The Pentagon has long had a list of potential targets both inside Iran as well as those associated with Iran throughout the Middle East. Those targets and war plans are routinely updated, including during the recent uptick in hostilities.

Officials won’t discuss the list, but it is certain to include an array of Iranian military sites and capabilities, including missile, air defence and command and control locations.

Any targets would go through a lengthy vetting process within the military and the Pentagon to determine that they are legal, appropriate and proportionate to any Iranian action. Only after that process is complete would a list of potential sites go before the president for approval.

Outside the Pentagon, Trump’s threats were met with condemnation.

“It shows that he is somewhat deranged about this,” said Sen. Tim Kaine, D-Va. “The pledge to attack cultural sites, likely, is a violation of international law.”

Kaine said that all Trump is doing “is escalating tensions and he seems to believe, ‘I can strike you, but you can’t strike me.’ That’s not the way the world works.” He added that Trump needs to confer with Congress.

Story continues below advertisement

The threats also drew reaction from the Metropolitan Museum of Art in New York.

“The targeting of sites of global cultural heritage is abhorrent to the collective values of our society,” museum leaders said in a statement. “At this challenging time, we must remind ourselves of the global importance of protecting cultural sites – the objects and places by which individuals, communities, and nations connect to their history and heritage.

Ahead of Esper’s comments, other administration officials made similar efforts to distance themselves from Trump without directly contradicting him.

Secretary of State Mike Pompeo said Sunday that any U.S. military strikes inside Iran would be legal.

“We’ll behave inside the system,” Pompeo said. “We always have and we always will.”

Your Globe

Build your personal news feed

  1. Follow topics and authors relevant to your reading interests.
  2. Check your Following feed daily, and never miss an article. Access your Following feed from your account menu at the top right corner of every page.

Follow topics related to this article:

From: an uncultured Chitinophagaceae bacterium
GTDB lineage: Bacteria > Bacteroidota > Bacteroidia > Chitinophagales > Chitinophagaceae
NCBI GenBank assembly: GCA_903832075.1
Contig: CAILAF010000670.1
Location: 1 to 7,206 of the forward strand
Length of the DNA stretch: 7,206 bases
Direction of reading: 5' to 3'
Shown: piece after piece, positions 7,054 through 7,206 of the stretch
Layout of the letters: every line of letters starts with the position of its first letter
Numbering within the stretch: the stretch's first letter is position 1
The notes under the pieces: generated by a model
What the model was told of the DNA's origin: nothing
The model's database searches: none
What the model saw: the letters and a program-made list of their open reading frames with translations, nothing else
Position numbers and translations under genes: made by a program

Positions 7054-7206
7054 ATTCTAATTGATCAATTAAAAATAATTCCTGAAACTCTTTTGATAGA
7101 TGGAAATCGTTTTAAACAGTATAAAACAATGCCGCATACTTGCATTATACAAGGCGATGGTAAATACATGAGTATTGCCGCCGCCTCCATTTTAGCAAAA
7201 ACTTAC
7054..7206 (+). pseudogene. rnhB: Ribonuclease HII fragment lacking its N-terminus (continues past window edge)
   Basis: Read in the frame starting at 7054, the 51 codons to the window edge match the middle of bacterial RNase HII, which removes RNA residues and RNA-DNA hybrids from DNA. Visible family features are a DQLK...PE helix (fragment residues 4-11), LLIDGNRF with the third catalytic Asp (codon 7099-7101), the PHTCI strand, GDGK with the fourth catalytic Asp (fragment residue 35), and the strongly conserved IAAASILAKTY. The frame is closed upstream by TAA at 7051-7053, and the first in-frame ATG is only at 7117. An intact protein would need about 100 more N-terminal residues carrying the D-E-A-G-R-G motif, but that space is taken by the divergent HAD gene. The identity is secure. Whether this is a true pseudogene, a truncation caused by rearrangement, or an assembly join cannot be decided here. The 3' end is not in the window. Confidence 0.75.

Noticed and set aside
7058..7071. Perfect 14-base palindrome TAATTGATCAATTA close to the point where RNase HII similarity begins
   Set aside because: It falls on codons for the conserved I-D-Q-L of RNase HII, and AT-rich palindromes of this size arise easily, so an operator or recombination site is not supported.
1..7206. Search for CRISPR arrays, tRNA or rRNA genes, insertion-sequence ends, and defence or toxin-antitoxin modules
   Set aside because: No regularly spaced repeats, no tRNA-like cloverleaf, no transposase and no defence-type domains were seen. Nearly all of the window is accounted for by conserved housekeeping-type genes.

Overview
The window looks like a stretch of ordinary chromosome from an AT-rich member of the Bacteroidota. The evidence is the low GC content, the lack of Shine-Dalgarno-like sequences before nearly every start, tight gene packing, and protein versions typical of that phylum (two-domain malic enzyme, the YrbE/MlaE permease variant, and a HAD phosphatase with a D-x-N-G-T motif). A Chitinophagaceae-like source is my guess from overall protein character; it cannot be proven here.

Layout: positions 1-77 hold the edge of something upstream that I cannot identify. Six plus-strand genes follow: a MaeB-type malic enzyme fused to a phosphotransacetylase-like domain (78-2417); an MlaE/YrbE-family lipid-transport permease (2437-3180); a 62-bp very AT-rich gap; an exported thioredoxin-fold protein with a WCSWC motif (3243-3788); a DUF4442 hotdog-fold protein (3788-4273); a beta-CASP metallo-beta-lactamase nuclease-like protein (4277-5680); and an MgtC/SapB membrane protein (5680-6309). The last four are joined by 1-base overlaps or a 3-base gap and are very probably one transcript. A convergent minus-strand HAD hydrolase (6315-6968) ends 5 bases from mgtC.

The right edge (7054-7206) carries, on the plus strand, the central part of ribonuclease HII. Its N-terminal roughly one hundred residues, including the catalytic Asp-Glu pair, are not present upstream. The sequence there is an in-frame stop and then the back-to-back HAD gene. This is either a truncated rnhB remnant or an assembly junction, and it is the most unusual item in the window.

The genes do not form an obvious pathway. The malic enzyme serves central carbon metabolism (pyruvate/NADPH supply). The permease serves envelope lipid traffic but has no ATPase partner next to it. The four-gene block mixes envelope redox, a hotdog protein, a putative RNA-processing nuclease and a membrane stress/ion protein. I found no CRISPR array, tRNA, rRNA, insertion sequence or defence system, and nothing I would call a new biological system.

View more suggestions in Following Read more about following topics and authors
Report an error
Due to technical reasons, we have temporarily removed commenting from our articles. We hope to have this fixed soon. Thank you for your patience. If you are looking to give feedback on our new site, please send it along to feedback@globeandmail.com. If you want to write a letter to the editor, please forward to letters@globeandmail.com.

Welcome to The Globe and Mail’s comment community. This is a space where subscribers can engage with each other and Globe staff. Non-subscribers can read and sort comments but will not be able to engage with them in any way. Click here to subscribe.

If you would like to write a letter to the editor, please forward it to letters@globeandmail.com. Readers can also interact with The Globe on Facebook and Twitter .

Welcome to The Globe and Mail’s comment community. This is a space where subscribers can engage with each other and Globe staff. Non-subscribers can read and sort comments but will not be able to engage with them in any way. Click here to subscribe.

If you would like to write a letter to the editor, please forward it to letters@globeandmail.com. Readers can also interact with The Globe on Facebook and Twitter .

Welcome to The Globe and Mail’s comment community. This is a space where subscribers can engage with each other and Globe staff.

We aim to create a safe and valuable space for discussion and debate. That means:

  • Treat others as you wish to be treated
  • Criticize ideas, not people
  • Stay on topic
  • Avoid the use of toxic and offensive language
  • Flag bad behaviour

If you do not see your comment posted immediately, it is being reviewed by the moderation team and may appear shortly, generally within an hour.

We aim to have all comments reviewed in a timely manner.

Comments that violate our community guidelines will not be posted.

UPDATED: Read our community guidelines here

Discussion loading ...

To view this site properly, enable cookies in your browser. Read our privacy policy to learn more.
How to enable cookies